Shaw & Fulton (2014)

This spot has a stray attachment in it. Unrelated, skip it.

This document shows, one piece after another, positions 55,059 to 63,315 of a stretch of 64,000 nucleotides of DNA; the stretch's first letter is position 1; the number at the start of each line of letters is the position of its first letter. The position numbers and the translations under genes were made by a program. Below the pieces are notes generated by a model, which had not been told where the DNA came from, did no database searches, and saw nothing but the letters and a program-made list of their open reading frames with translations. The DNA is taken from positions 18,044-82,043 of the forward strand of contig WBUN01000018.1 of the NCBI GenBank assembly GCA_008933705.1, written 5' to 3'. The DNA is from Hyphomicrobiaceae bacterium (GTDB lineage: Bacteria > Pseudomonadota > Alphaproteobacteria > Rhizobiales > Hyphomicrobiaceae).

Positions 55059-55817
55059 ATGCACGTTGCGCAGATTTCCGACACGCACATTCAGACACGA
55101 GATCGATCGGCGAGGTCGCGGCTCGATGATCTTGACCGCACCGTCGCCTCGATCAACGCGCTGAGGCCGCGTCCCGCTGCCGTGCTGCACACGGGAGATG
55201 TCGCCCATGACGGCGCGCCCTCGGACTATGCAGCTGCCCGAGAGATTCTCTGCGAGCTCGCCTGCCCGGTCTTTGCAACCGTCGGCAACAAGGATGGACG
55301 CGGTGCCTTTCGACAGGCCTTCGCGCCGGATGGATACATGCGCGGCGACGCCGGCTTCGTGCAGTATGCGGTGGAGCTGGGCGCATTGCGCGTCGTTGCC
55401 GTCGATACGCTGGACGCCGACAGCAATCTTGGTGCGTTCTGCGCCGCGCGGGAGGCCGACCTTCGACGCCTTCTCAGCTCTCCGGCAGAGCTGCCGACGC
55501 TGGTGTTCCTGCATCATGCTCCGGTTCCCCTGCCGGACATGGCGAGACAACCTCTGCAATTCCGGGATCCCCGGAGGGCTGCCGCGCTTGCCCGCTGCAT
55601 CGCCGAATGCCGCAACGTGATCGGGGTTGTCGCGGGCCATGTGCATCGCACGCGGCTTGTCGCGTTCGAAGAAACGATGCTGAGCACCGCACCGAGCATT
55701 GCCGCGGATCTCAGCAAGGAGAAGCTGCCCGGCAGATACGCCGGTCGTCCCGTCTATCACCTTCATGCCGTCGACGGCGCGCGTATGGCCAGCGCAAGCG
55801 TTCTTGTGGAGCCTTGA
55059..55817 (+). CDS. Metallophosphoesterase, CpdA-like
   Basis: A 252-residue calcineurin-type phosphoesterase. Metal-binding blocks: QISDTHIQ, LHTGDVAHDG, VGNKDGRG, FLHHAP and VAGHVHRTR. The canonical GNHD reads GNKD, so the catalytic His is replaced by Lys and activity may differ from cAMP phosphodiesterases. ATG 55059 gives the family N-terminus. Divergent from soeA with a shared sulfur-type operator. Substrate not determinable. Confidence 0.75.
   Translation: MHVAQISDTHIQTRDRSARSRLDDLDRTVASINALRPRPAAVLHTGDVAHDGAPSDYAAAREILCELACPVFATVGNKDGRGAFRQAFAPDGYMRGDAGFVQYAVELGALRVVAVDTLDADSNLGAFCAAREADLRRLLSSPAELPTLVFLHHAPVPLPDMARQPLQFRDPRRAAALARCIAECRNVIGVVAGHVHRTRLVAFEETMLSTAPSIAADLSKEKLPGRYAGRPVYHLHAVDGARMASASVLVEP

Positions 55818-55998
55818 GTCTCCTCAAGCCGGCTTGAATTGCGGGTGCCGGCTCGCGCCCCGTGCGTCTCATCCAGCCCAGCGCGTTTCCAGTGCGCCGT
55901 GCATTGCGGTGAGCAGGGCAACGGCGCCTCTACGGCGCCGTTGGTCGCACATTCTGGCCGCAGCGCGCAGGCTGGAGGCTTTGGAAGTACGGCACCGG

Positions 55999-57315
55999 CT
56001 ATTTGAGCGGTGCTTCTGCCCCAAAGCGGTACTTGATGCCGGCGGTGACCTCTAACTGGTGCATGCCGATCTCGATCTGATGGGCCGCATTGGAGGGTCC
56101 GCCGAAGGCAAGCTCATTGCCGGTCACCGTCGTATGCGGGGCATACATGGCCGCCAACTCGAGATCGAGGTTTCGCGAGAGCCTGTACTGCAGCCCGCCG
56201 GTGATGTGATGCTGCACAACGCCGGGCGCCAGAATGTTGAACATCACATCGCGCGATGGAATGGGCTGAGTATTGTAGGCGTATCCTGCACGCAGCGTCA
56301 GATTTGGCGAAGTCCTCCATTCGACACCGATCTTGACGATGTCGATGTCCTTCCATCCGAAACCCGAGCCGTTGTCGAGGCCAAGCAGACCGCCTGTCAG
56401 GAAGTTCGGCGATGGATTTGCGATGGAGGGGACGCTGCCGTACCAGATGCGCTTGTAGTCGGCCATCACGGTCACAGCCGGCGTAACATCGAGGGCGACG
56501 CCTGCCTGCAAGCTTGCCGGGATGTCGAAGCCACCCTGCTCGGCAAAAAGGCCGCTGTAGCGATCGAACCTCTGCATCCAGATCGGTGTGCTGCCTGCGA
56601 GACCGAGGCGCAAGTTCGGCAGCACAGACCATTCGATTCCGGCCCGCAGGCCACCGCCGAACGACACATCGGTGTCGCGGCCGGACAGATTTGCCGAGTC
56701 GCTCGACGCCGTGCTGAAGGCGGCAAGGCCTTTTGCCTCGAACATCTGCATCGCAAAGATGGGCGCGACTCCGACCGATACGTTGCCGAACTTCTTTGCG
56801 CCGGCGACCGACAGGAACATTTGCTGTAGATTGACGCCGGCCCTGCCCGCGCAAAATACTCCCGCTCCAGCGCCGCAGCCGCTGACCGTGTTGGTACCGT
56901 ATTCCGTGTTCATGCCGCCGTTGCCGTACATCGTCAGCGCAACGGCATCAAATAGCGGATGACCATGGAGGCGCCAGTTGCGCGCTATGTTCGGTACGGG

In healthcare settings, the term ‘mentorship’ is normally used to describe the supervision of a pre-registration student by a qualified practitioner. Mentorship can be very formal or relatively informal. It can also be practised differently in particular locations, settings and healthcare professions. This clear, concise book transcends professional and geographical boundaries in order to focus on the essential characteristics of effective mentorship. It will therefore be useful to a very wide range of healthcare professionals who are involved in mentoring and assessing junior colleagues. The book examines learning theories, teaching and communication skills and assessment methods. It also contains helpful advice on dealing with overseas students and students with special needs. Activities encourage reflection, and quotations and tables enable readers to absorb the content and relate theory to practice. In this second edition, the text has been made even clearer and the authors have added further detail on learning theories such as social constructivism. Most importantly, they have added an Afterword written in the light of reports on the Mid Staffordshire NHS Foundation Trust Public Inquiry. This final section places new emphasis on the mentor’s role in helping to ensure that patients receive safe and effective care, which is provided with compassion as well as practical skill.